- how it's made
- where it's made
- what ingredients are used and where they are sourced
- how much is appropriate for your dog's breed, size, age and level of activity
9. Know Animal Laws and Bylaws
There's a number of dog related laws first time owners should be aware of. For example, new dog owners may not realize that registering your dog is mandatory in many states, so you may need a pet licence. You also might consider microchipping or registering your dog with a recovery service. Knowing the laws and bylaws that apply to dog owners in your area can save you a lot of trouble down the road.
10. Assume Your Dog Isn't House Trained
You don't want to depend on the last owner's honesty. Skills are sometimes lost when dogs are under stress or in a new environment too. It's better to assume that you and your dog are going to need to learn the rules of house training together.
You can do this two different ways:
- reward the dog for doing what you want
- prevent mistakes from happening by being proactive
These same principles apply to any kind of dog training, actually. Take the dog out regularly during the day, so both of you get into a set routine. Generally, you can expect your puppy to “hold it” for a number of hours equal to how many months old she is, or up to 4–8 hours for an older dog.
To begin, you'll want to make a habit of taking the dog out at these times (at least):
- as soon as you get home
- after eating
- after naps
- before playing
- before bed
11. Dog Training Isn't Just for Fun Tricks
New dog owners need to start basic obedience training, like learning to sit and stay, when the dog is just 8-10 weeks old. Ideally, it should begin as soon as you bring your new pet home. For the best results, practice regularly.
- when you come home
- before eating
- before going outside
This will help the dog learn basic manners, like not begging or jumping up on people. Teaching your pet to sit when you open the door can keep her from running outside unpredictability, too.
Behavior problems are the most common reason for re-homing or putting a dog down, but the problem often starts with the owner. It's up to you to teach your dog how to behave and to reward her for doing what you want.
Taking 10–15 minutes every day to train your dog will make both of you happier in the long run. Don't think of it as a chore. It can be quality time together.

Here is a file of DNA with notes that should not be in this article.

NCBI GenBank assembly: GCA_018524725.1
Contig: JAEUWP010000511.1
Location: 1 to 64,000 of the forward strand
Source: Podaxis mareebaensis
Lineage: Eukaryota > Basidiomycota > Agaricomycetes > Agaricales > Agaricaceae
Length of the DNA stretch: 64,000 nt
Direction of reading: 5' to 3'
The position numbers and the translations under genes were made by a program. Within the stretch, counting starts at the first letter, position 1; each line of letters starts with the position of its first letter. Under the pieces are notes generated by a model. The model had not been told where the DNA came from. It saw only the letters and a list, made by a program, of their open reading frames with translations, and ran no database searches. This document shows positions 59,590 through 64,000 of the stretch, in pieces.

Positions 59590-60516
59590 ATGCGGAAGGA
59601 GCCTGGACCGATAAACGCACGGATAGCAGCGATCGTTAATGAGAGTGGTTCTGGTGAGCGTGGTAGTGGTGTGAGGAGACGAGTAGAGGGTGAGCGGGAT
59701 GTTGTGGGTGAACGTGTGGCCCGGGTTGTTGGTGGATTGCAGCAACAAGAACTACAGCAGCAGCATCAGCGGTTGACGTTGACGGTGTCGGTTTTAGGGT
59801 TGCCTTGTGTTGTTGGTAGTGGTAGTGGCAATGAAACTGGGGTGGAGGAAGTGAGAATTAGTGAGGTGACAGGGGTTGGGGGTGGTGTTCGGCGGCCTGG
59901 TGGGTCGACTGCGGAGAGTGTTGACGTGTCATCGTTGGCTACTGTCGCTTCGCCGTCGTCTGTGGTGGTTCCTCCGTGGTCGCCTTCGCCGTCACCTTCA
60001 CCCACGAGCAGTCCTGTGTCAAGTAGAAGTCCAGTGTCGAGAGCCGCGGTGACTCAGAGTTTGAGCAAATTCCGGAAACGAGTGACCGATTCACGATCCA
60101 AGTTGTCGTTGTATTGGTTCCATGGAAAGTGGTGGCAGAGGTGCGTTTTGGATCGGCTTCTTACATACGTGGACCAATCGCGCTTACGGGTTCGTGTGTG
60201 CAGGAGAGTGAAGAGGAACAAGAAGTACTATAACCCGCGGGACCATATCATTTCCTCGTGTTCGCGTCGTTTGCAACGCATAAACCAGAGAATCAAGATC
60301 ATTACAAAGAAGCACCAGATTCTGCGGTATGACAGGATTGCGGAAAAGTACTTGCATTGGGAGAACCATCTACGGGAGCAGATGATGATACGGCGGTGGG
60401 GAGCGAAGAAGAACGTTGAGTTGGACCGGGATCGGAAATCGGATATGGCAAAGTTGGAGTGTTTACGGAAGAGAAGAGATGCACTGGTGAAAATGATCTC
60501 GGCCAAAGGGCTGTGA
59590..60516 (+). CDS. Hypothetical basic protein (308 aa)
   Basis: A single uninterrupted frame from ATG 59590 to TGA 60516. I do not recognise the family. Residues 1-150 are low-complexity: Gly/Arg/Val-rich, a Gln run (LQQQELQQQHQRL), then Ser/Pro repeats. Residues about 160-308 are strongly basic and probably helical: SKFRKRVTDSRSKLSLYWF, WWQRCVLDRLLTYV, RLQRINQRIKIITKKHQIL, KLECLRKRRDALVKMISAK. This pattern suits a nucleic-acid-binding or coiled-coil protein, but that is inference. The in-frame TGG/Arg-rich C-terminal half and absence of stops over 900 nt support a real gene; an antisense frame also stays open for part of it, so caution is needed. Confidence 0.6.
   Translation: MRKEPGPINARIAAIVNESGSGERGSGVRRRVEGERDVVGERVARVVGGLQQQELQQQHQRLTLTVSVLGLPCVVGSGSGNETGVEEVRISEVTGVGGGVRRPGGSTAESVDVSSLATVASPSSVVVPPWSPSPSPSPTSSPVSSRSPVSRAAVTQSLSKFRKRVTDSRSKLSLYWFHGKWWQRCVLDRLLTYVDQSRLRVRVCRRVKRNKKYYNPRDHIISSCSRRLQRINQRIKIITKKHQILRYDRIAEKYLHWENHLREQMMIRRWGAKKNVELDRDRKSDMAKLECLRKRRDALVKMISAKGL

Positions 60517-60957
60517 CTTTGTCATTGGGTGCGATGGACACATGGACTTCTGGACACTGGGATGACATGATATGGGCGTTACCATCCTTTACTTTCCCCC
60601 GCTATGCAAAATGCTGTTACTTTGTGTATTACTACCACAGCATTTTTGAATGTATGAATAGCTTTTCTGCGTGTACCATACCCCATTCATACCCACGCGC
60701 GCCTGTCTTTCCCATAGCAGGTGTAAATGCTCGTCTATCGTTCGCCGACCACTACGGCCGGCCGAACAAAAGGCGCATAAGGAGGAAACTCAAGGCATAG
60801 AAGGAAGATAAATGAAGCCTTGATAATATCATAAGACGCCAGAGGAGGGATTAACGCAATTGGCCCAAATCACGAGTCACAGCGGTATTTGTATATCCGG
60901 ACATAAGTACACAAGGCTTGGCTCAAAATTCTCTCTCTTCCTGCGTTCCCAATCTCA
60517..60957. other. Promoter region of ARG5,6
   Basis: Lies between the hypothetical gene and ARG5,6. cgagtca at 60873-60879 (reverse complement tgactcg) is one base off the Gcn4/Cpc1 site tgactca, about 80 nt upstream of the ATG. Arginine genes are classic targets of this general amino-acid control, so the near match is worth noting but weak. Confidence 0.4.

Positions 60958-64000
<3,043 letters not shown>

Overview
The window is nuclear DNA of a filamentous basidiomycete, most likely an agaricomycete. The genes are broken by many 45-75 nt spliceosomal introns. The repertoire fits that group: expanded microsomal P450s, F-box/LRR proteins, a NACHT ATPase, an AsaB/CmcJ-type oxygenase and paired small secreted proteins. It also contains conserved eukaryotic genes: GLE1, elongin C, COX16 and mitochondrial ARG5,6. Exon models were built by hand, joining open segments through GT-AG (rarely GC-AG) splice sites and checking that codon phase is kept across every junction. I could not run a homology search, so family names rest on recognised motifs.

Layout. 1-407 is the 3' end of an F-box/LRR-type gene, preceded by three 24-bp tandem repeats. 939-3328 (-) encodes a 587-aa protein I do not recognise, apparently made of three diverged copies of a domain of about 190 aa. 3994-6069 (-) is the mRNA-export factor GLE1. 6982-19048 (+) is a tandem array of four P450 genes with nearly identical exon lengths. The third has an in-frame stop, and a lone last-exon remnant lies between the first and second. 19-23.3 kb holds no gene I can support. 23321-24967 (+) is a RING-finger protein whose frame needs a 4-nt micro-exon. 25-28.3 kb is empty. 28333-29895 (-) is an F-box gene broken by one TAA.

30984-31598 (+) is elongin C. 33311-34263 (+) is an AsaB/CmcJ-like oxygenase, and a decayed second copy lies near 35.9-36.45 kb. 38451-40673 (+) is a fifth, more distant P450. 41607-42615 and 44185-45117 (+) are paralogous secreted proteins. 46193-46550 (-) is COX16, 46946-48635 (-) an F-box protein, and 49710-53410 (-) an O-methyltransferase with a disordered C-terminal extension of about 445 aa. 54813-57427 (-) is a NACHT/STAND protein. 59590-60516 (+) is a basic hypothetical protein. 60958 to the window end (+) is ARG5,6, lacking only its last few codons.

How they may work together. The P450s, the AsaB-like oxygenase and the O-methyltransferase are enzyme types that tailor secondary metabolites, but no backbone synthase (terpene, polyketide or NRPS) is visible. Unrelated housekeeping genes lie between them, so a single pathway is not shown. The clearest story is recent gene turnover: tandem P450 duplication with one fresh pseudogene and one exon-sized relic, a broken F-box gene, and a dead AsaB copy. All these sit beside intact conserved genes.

12. Start with Sensible Expectations and Rules
If your family will be new dog owners, spend some time learning about dog behavior, discipline and training. Decide with everyone in the house:
- what the rules for the dog are
- how to deal with bad behavior
- how to reward good behavior
- what kind of discipline will be used
- who is responsible for what and when
13. Set a Regular Routine with Specific Times
Dogs need activity and exercise every day. As pack animals, they aren't meant to be alone for too long. Schedule time for walking, playing, training and just spending time together with every member of the family.
It will help with behavior issues too. A bored, isolated dog is only going to cause problems. The most proactive thing you can do is to make sure activity and social needs are being met.
14. Enroll Your Dog in Obedience School
New dog owners have no need to reinvent the wheel. Signing your dog up for obedience class is probably the easiest way for you both to learn together, and it will give you the skills you need to cope with different situations.
It will also help to socialize your dog to be less afraid of strangers and other animals. Obedience classes aren't just for puppies or young dogs either, and it's a fun thing to do together that helps build your bond.
15. Know When You Could Use Some Help
Learning about your dog is a life-long adventure that doesn't end after the first few months. No one likes to be taken for granted in a relationship, even dogs. Don't wait for problems to become ingrained.
If you aren't happy, it's up to you to do something about it. Ask your veterinarian, dog groomer, trainer or another dog owner for advice, or read up on the subject.